Though summer is just getting underway in Canada, already a three-year-old boy was found dead in a hot car on May 23 in Toronto. Police said the cause of death was hyperthermia, which is when the body temperature rises above 40 C. Environment Canada said the outside temperature at the time was 26 C.
In the U.S., there have already been six children who’ve died in hot cars in 2018, but that number is expected to rise; on average, 37 kids die in hot cars every year.
A new study shows that on a hot day, it can take as little as one hour for a car to get hot enough to be deadly for a two-year-old child.
In the shade, it only takes around two hours to reach temperatures that potentially are deadly.
The study, from the Arizona State University and the University of California, left cars out in the sun and in the shade when the outside temperature was in the high 30s in Arizona.
The vehicles they tested included sedans, economy cars and minivans. One vehicle of each type was in the sun, while an identical type was in the shade.
After an hour, the average cabin temperature for cars in the sun was about 46 C – with dashboard surface temperatures of 69 C (157 F) on average. That’s hot enough to burn human skin.
WATCH: Mom encourages parents to teach kids how to get out of hot car
In the shade, after an hour, the average cabin temperature was in the high 30s (around 100 F) and average dashboard surfaces were 48C (118 F).
“Everyone thinks, ‘Well, I just parked in the shade, it was OK,’” study co-author Nancy Selover told Global News. “Well, it can still get quite hot and uncomfortable inside.”
She says the thing that surprised her the most about the numbers were the surface temperatures; while the average was 69 C, some cars saw temperatures of 88 C (192 F)
“On a child’s skin which is pretty tender, you could actually get a burn from touching a surface,” she said.
She said the surfaces get hotter and give off heat which is unable to escape a closed car.
“What happens is the sun comes through the windshield and it heats the surfaces, that it hits the seats, the dashboard, the rear deck behind the seats, things like that,” Selover said. “And those things absorb the heat and they give off heat and they’re giving off a different value of radiation that is not able to escape the car.”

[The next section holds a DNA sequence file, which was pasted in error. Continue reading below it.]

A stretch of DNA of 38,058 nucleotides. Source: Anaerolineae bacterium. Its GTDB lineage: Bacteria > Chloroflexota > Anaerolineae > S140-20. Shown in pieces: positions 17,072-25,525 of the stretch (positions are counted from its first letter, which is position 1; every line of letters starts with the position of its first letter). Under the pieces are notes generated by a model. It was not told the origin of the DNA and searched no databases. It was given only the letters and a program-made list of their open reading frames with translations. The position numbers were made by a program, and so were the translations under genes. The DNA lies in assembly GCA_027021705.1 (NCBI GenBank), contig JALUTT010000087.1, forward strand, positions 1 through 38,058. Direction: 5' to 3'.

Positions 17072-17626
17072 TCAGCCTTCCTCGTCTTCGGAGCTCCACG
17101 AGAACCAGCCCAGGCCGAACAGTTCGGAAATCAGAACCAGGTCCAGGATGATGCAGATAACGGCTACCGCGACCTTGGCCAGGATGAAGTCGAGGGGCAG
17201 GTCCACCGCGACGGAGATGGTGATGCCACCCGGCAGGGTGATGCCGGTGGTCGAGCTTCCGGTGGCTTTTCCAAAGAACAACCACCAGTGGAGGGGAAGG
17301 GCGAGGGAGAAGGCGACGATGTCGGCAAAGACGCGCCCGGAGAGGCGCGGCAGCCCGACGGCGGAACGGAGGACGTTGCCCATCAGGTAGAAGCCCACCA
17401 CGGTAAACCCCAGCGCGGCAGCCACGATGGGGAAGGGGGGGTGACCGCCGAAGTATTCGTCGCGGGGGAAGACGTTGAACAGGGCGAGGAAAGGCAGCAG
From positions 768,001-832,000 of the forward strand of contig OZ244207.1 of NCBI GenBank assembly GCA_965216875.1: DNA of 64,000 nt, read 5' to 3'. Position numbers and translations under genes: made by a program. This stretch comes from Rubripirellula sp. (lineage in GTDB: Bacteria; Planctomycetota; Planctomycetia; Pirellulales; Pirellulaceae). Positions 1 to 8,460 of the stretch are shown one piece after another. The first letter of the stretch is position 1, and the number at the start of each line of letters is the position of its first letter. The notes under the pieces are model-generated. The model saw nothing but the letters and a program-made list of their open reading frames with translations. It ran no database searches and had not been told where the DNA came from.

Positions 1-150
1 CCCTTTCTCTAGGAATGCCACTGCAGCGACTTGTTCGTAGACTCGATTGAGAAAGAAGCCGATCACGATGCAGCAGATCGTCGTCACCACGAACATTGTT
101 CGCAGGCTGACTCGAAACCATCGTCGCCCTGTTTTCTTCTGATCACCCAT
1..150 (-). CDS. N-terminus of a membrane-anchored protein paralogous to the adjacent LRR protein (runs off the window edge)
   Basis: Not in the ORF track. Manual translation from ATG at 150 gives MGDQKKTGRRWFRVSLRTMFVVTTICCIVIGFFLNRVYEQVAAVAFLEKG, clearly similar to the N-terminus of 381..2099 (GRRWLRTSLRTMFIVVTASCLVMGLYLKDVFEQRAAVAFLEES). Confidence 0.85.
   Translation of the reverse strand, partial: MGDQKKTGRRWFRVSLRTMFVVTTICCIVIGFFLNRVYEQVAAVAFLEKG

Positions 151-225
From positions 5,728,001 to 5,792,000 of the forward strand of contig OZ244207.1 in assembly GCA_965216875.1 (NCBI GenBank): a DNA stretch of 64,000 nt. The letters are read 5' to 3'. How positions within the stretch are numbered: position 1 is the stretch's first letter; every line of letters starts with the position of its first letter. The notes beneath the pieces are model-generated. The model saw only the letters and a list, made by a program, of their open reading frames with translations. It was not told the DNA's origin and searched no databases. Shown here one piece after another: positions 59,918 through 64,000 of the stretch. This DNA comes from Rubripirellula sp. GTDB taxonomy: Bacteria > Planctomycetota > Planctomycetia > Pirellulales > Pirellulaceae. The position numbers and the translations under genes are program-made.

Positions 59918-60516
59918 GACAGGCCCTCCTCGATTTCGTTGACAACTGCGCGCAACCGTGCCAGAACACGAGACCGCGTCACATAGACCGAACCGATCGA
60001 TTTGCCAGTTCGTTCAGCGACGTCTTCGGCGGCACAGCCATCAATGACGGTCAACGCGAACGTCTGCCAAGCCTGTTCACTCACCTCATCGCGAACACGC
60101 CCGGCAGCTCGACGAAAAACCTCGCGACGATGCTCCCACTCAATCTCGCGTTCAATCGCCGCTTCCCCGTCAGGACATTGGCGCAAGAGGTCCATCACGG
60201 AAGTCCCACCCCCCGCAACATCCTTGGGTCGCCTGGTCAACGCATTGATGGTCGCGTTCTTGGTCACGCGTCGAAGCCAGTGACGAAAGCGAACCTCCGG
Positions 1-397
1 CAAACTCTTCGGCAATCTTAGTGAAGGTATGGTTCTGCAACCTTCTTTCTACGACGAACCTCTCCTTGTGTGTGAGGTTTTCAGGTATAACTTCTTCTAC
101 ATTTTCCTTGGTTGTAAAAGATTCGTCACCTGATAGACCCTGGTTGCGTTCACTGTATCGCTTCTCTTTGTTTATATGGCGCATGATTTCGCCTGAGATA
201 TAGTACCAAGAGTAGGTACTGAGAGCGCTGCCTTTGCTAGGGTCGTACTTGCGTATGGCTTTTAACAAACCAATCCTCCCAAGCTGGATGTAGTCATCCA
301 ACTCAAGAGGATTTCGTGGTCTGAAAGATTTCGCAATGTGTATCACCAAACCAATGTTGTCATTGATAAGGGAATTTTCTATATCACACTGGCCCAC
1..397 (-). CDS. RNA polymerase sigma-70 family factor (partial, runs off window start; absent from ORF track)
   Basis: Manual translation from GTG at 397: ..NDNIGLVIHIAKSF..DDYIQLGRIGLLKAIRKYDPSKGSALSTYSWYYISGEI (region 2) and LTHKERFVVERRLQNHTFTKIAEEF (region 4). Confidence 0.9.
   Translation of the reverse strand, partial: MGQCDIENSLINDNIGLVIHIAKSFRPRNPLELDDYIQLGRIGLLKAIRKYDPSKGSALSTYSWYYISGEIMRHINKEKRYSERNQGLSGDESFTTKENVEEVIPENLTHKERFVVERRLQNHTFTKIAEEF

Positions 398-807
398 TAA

The study was done with empty cars, but Selover said it could get hot quicker if a human being is inside the car because they exhale and introduce humidity.
“But imagine what that would be like to a child trapped in a car seat,” she said in a news release. “And once you introduce a person into these hot cars, they are exhaling humidity into the air. When there is more humidity in the air, a person can’t cool down by sweating because sweat won’t evaporate as quickly.”
Last summer, a Hamilton doctor only lasted 15 minutes when doing the “hot-car challenge,” in which he stayed in the car on a hot day for as long as he could.
The weather at the time was overcast, and officials said in the minutes Dr. Anthony Crocco was in the car, the interior temperature reached up to around 40 C.
Memory is common factor in hot-car deaths
The study also said that in more than 50 per cent of cases, a parent or caregiver had forgotten their child in the car.
“Often these stories involve a distracted parent,” Gene Brewer, associate professor of psychology at ASU, said in a release. “Functionally, there isn’t much of a difference between forgetting your keys and forgetting your child in the car.”
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